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ship; the others were of the old spirit and and way, enemies to the Parliament, and the reformation promoted by them. On account of their superior learning, young Henry, at first, associated principally with these, and had little or no fellowship with those of the first-mentioned class. But he soon found, that his companions were a snare to him, and took him off from the life of religion and communion with God. And he offers the most fervent thanksgiving to God for not giving him up. “For ever praised be the riches of God's free grace," says he," that he was pleased still to keep his hold of me, and not to let me alone, when I was running from him, but set his hand again the second time, (as Isaiah has it xi. 11,) to snatch me as a brand out of the fire.”
He considered his recovery from this declension in the light of a second conversion, and was always much affected with the preventing grace of God in it, and was sensible of a double bond to be for ever thankful, as well as watchful, and humble.
In the end of the year 1648, he had permission to visit his father at Whitehall, and was there the 30th of the following January,
when the king was beheaded, which awful execution he witnessed. Two things he remarked, not noticed by historians. The first, that when the blow was given, there was among the thousands who were near enough to see the tragical scene, such a dismal, universal groan, as he never heard before. The other was, that during the time of the execution, bodies of troops were marching from Charing Cross to King street; and others from King street to Charing Cross, purposely to disperse and scatter the people. Upon all occasions he testified his abhorrence of this unparalleled action; and said, that it could not be justified; and yet he did not see how it could be called a national sin; for as the king said, on the trial, not one man in ten, in the kingdom was consenting to it. Nor could it be called the sin of the Long Parliament, for at the very time when this thing was in agitation, most of them were in prison; and of those that were left only twenty-seven out of forty voted for it. But the atrocious deed was perpetrated by the dominant party in the army. In the year 1650, Mr. Henry took his bachelor's degree, and has recorded the goodness of God in procuring him friends, who aided him to defray the expenses, incident' to the occasion.
He would often mention with thankfulness to God, what great helps he had then in the university, not only for learning, but for religion and piety. Serious godliness was in reputation; and besides, the public opportunities they had, many of the scholars were used to meet together for prayer and Christian conference, to the great confirming of one another's hearts in the fear and love of God, and in preparing them for the service of the church in their generation. The university sermons which had been accustomed to be preached in the afternoon of the Lord's day, by the fellows, were now undertaken by Dr. Owen and Dr. Goodwin, who performed the service alternately.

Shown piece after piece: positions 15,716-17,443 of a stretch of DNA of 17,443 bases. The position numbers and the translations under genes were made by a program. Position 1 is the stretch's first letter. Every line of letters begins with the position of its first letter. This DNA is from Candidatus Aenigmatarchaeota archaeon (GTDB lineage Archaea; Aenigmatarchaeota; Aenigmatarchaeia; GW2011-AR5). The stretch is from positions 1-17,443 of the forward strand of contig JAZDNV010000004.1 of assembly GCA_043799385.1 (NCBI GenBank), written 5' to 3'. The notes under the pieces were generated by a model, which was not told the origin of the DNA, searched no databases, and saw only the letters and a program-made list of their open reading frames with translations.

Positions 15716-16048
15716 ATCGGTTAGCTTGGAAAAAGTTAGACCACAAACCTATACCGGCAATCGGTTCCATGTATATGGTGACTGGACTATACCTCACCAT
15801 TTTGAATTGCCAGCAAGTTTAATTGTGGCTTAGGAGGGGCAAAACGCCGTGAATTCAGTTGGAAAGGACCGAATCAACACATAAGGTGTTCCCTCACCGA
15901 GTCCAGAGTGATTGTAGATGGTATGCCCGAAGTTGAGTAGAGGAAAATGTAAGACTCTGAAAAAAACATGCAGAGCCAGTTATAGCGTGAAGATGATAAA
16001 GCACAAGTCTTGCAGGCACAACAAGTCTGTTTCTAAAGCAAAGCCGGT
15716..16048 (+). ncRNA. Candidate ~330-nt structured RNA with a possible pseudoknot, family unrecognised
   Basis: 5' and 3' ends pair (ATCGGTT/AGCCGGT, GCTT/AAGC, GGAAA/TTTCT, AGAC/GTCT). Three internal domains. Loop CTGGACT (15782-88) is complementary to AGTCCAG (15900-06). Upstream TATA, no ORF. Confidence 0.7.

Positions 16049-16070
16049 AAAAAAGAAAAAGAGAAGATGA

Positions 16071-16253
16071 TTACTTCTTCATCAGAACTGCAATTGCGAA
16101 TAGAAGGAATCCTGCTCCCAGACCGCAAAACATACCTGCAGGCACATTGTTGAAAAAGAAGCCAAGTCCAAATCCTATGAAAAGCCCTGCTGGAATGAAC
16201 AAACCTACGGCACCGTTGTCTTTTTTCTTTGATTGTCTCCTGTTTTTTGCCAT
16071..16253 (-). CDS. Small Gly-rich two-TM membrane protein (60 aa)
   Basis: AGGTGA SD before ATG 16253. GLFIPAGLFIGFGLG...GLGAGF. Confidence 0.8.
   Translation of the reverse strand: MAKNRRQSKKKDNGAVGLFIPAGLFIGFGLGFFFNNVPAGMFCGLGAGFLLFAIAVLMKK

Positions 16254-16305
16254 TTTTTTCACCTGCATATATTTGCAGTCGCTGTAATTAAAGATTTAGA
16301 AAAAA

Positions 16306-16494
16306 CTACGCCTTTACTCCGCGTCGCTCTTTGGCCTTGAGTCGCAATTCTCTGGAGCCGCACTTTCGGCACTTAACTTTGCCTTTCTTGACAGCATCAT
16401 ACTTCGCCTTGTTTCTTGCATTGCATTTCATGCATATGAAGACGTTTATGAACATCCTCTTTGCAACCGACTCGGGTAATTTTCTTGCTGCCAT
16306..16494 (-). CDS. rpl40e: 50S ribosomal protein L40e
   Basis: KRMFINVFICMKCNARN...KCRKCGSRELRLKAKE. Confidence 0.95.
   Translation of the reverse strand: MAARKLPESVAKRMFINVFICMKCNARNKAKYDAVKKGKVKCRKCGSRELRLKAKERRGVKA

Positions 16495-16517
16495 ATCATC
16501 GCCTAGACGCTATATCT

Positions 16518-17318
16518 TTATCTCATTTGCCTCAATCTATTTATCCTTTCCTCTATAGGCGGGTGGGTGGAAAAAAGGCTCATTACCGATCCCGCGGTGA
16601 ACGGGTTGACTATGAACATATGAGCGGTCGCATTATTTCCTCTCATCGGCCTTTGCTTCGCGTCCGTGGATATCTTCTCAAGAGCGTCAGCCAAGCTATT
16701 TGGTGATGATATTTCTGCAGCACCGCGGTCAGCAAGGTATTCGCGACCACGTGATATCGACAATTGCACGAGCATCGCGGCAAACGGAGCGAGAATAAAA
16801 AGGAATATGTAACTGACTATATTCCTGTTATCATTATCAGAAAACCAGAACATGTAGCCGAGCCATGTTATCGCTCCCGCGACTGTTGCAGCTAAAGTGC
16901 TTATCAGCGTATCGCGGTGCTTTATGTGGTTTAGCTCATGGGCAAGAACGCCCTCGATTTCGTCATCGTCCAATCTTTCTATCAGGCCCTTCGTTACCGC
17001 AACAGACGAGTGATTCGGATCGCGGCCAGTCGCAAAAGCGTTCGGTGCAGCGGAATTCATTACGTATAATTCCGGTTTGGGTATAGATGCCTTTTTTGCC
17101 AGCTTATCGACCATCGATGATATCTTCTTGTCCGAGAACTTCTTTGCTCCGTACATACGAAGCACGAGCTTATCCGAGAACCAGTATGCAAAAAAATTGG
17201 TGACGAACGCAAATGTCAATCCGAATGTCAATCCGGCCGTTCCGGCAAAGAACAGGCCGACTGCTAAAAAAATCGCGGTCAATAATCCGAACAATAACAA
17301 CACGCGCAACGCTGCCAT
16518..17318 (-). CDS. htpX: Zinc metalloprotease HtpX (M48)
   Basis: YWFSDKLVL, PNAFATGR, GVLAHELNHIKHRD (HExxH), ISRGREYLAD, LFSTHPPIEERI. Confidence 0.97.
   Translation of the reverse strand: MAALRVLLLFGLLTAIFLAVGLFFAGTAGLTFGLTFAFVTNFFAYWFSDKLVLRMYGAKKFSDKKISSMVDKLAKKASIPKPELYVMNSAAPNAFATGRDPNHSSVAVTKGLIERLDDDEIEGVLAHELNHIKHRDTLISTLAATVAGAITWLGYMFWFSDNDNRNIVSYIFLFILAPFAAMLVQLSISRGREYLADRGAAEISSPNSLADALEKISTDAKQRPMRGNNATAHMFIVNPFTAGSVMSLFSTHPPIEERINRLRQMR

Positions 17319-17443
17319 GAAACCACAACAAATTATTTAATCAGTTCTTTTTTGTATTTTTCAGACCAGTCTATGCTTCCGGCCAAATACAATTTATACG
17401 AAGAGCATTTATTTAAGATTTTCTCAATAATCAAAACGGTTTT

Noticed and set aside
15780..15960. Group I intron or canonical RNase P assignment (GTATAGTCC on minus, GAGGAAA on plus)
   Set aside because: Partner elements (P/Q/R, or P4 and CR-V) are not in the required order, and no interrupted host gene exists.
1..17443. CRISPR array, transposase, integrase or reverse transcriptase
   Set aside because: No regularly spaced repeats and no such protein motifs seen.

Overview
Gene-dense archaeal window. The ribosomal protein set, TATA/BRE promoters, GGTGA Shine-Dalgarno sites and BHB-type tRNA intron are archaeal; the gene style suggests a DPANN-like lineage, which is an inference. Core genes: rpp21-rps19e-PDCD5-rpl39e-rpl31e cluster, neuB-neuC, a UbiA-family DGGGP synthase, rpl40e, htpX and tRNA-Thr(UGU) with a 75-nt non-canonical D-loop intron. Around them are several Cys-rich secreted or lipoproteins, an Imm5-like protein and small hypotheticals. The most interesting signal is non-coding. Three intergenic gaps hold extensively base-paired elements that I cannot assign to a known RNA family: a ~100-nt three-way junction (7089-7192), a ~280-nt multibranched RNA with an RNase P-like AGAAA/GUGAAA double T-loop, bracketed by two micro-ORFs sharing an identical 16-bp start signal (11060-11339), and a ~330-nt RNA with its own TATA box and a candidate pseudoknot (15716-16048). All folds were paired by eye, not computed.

In December 1652, he proceeded Master of Arts, and in January following preached his first sermon, at Hinckley, in Oxfordshire, on John viii. 34: “ Whosoever committeth sin is the servant of sin.” On this occasion, he writes, in his diary,“ The Lord make use of me as an instrument for his glory, and of his church's good, in this high and holy call
Notwithstanding his deep humility and great modesty, his vigorous talents and high attainments could not be concealed; so that in 1653, he was chosen out of all the masters, to answer the questions in philosophy; and the following year, a similar honour was conferred on him. The public exercises which he was required to perform, on these occasions, gained for him a high reputation; and particularly attracted the attention of Dr. Owen, who was then the Vice-chancellor. He was heard afterwards to speak very respectfully of the performances of Mr. Henry, with whom he had then no acquaintance. A worthy divine, who was somewhat his junior in the university, informed his biographer, how much he admired these exercises of Mr. Heriry, and loved him for them; and yet how much more he admired, when he became acquainted with him in the country, that so curious and polite an orator should become so profitable and powerful a preacher; and so readily lay aside the enticing
words of man's wisdom, which were so easy to him.
There is extant, a copy of some Latin verses of his in print, among the poems which the University of Oxford published, on the peace concluded with Holland, in the year 1654, which show him to have been no less a poet, than an orator.
He mentions, that some pious young men, upon leaving the university to go into the country kept a day of fasting and humiliation, on account of the sins committed by them in that place. And in the notice which he has recorded of his visits to the university, after he left it, we find this laconic but emphatic entry, “A tear dropt over my university sins.”
His settlement at Worthenbury–His ordination to the
ministry, and his exercise of it.
WORTHENBURY was a small town on the Dee, on the borders of Wales. Mr. Henry's